All things paddling await you at Hudson River Expeditions.

All things paddling await you at Hudson River Expeditions.

Whether you’re looking for private instruction or just interested in renting for an hour or more, these folks are a full service operation. Their tours of the Hudson Highlands area includes such offerings as a leisurely paddle through the Audubon sanctuary of Constitution Marsh, an open river paddle through World’s End to West Point, or a journey to Pollepel Island to explore Bannerman Castle, to name a few.

Gearing up at Foundry Cove, which George Washington used as a strategic location against the British, a guide adjusted a paddle to my height. Reviewing the basics at the launch point, he said to imagine an imaginary buoy out on the Hudson and instructed me not to cross it because of recreational vessels. That wouldn’t be a problem, with its abundant wildlife Constitution Marsh held all the appeal.

It was late afternoon and he said the best part would be going out with the tide. “You’ll catch a free ride,” he added, waving me off with a big smile.

Unless you’re riding rapids, or doing it with your spouse, paddling is a meditative sport. Being on a board solo gets lets you dive into that state of mind a lot easier. Add a bit of chop from the wake of passing boats and your core muscles get a quick opportunity to kick into gear.

Paddling in the big pool of the Hudson River with a sapphire sky and a 360-degree view of forest is pure magic. In the distance, the majestic mountains of the Hudson Highlands on both sides of the river draws visitors to its prime hiking trails with Breakneck Ridge being one of the most popular. There’d be none of that on this trip but it was an incentive to return.

Hudson Highlands.

Hudson Highlands.

Bird watching is popular in Cold Spring, with the colder months attracting visitors eager to see eagles set up camp here before heading back to their nesting areas in the spring. In Constitution Marsh on this perfect summer day, periwinkle blue dragonflies zoomed around and a family of ducks paddled about, the mum herding a renegade duckling back in line. Birds flew in and out of the tall marsh grasses and a quick eye was needed to identify them.

I believe it's a wren.

I believe it’s a wren.

Blazing sunlight glittered across the water as kayakers leisurely made their way through the marsh channels, snug in their cockpits they looked like muffins baking. When the heat is on another benefit of SUP is sliding off your board for a refreshing plunge.

In the late afternoon a kayaker glided out of a channel, warning me of the receding tide. When my paddle began hitting the sandy bottom, I headed back towards the river and the rushing water carried me out of the marsh, under a trestle and out into the Hudson. A free ride indeed.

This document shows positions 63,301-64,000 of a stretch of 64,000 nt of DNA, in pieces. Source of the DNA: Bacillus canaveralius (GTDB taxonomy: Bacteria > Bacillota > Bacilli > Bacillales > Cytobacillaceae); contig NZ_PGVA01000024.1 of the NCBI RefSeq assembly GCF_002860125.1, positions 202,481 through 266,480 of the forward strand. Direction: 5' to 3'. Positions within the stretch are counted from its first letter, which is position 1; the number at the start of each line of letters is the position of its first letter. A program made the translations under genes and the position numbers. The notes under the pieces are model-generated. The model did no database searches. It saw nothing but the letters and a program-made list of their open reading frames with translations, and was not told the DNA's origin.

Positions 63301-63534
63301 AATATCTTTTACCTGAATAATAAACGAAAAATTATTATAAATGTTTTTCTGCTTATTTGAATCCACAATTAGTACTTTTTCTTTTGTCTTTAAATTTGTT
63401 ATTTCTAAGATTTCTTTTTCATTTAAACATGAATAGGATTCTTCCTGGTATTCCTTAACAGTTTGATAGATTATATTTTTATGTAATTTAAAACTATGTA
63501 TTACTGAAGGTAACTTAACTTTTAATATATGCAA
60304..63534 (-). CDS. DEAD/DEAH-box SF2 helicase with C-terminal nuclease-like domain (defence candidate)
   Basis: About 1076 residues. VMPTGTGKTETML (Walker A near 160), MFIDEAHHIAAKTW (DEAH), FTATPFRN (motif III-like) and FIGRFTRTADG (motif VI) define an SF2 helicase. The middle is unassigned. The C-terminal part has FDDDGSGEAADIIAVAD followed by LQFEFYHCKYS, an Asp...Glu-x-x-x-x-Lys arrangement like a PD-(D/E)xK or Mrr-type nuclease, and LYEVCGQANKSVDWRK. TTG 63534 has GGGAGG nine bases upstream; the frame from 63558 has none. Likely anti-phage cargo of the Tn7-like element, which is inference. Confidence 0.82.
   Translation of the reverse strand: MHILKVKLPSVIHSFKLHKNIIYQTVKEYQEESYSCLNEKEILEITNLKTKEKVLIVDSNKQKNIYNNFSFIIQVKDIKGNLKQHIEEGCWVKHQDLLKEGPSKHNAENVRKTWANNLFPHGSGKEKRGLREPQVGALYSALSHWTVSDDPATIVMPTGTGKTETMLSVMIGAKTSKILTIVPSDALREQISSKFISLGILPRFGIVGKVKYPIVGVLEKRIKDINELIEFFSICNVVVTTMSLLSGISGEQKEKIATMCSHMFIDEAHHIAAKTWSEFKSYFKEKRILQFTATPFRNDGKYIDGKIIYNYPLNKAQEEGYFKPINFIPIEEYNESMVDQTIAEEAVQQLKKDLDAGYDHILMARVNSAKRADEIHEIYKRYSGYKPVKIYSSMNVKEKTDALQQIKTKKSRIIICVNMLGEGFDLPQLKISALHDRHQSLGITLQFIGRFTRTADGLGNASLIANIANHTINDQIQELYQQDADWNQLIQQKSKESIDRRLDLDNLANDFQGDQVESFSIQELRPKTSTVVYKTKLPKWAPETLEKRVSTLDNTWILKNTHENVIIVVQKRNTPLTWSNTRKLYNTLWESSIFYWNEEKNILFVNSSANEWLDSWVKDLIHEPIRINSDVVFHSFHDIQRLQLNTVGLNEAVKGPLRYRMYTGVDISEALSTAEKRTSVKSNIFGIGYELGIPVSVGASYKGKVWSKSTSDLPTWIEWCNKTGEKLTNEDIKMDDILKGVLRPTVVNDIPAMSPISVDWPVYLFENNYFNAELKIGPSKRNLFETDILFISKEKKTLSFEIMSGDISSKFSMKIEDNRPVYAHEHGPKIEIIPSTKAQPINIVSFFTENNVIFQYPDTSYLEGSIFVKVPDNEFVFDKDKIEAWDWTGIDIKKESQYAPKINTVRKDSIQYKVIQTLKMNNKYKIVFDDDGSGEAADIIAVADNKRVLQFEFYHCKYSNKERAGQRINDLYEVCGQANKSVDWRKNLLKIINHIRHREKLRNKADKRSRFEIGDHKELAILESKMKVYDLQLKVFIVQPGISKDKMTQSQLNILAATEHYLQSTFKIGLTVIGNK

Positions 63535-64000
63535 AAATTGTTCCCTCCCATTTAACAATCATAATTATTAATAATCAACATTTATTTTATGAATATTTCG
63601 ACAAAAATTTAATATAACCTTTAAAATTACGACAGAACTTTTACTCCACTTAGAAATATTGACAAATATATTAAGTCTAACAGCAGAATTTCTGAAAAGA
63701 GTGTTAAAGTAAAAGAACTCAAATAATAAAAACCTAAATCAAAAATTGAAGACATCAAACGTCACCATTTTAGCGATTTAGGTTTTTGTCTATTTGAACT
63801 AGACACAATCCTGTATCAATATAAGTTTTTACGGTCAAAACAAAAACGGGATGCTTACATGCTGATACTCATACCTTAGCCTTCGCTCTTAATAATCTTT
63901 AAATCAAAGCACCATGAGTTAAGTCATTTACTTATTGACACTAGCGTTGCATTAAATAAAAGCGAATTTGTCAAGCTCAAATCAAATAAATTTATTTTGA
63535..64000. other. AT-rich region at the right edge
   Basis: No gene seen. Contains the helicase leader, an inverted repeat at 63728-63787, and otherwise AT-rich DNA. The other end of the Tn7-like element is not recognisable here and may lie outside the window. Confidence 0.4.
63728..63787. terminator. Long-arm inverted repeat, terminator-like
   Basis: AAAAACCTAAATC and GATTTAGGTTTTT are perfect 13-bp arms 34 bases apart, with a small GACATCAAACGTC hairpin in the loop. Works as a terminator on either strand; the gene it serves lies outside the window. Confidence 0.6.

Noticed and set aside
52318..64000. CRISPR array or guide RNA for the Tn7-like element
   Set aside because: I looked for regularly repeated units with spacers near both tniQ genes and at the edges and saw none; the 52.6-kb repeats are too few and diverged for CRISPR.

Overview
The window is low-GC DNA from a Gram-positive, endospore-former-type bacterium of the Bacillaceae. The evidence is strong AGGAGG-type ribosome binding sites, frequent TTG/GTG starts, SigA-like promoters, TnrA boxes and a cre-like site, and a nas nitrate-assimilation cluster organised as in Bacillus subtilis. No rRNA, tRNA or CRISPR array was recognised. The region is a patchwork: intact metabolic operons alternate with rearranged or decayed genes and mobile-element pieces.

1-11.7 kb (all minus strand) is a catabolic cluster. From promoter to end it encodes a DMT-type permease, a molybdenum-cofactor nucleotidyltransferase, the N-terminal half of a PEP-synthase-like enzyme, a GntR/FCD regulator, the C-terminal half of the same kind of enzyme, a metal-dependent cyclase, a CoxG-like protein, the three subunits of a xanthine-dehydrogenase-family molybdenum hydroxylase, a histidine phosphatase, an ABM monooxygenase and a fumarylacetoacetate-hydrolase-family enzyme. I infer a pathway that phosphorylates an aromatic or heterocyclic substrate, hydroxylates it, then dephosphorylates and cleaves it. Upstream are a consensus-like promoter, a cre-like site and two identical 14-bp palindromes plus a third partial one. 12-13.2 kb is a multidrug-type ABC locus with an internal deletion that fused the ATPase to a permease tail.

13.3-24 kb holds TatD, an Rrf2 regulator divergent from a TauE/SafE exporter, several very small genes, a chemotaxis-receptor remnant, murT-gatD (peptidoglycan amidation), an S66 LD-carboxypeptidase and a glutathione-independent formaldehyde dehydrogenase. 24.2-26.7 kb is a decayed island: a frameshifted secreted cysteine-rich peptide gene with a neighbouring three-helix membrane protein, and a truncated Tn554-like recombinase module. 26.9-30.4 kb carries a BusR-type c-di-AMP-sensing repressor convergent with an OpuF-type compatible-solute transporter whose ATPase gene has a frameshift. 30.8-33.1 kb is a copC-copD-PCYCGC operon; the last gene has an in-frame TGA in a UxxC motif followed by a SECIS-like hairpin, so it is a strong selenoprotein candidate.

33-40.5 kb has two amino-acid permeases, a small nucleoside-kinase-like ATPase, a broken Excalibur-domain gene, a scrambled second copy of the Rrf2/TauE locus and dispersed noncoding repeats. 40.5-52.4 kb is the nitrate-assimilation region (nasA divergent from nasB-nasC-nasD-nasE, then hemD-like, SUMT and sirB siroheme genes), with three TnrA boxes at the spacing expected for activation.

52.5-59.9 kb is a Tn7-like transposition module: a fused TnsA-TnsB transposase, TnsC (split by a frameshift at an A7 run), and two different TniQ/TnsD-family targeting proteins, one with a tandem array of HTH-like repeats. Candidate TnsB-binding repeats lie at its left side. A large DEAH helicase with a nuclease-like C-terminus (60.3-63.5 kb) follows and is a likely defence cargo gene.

After all that paddling, lunch was in order and on Main Street one was easily found. From one end to the other, it is chock-a-block with eateries from comfy cafes to restaurants. Cathryn’s Tuscan Grill serves Northern Italian fare and has café garden bursting with flowers. With its pretty front porch, Hudson Hill’s Café & Market is just the sort of place you expect to find in a small town like Cold Spring. Open for breakfast and lunch, their menu offers a nice selection of sandwiches, burgers, salads, and even fish tacos, and their portions are hearty. Thirst quenching refreshment came in the form of cider pressed in nearby Warwick Valley Winery & Distillery and it was especially nice over a pint glass filled with ice.

Lots of spots to eat on Main Street.

Lots of spots to eat on Main Street.

Weaving in and out of the local galleries, antique stores and vintage shops is a good way to walk it all off. But save room for ice cream because it’s just the sort of town that beckons this kind of summer treat.

Moo Moo’s Creamery can easily satisfy that craving and saying their portions are generous is an understatement. While it was yummy, the small cone of strawberry ice cream I ordered could easily have fed a family of four.

Cold Spring Film Society's spooky sunset feature

Cold Spring Film Society’s spooky sunset feature

This main thoroughfare slopes down to the Hudson River where people gravitate to simply enjoy the view of sailboats gliding by with a perfect backdrop of mountain. The Cold Spring Film Society plays free sunset movies a la fresco every Saturday throughout the summer. Local food and wine shops benefit from the outdoor movie picnics and are a good way for visitors and locals to mix. The sci-fi flick Alien was the feature during my visit and I could think of no better way to spend a splendid summer night than dockside scared out of my wits.

September 6 brings a double feature, American Tale followed by Dirty Dancing. A great way reason to visit Cold Spring and enjoy some of the last nights of the season.

With its low humidity, September often promises some of the best weather on the East Coast, providing a few more opportunities to enjoy summer in Cold Spring. The jewel tones of fall foliage will soon set the mountains surrounding this area ablaze, attracting leaf lovers.

All the sun and fun eventually catches up with you. Thankfully, I didn’t have to worry about hitting traffic on the way home. Settling into a window seat, dozing off was easy as the rhythm of the train rocked me all the way back to the big city.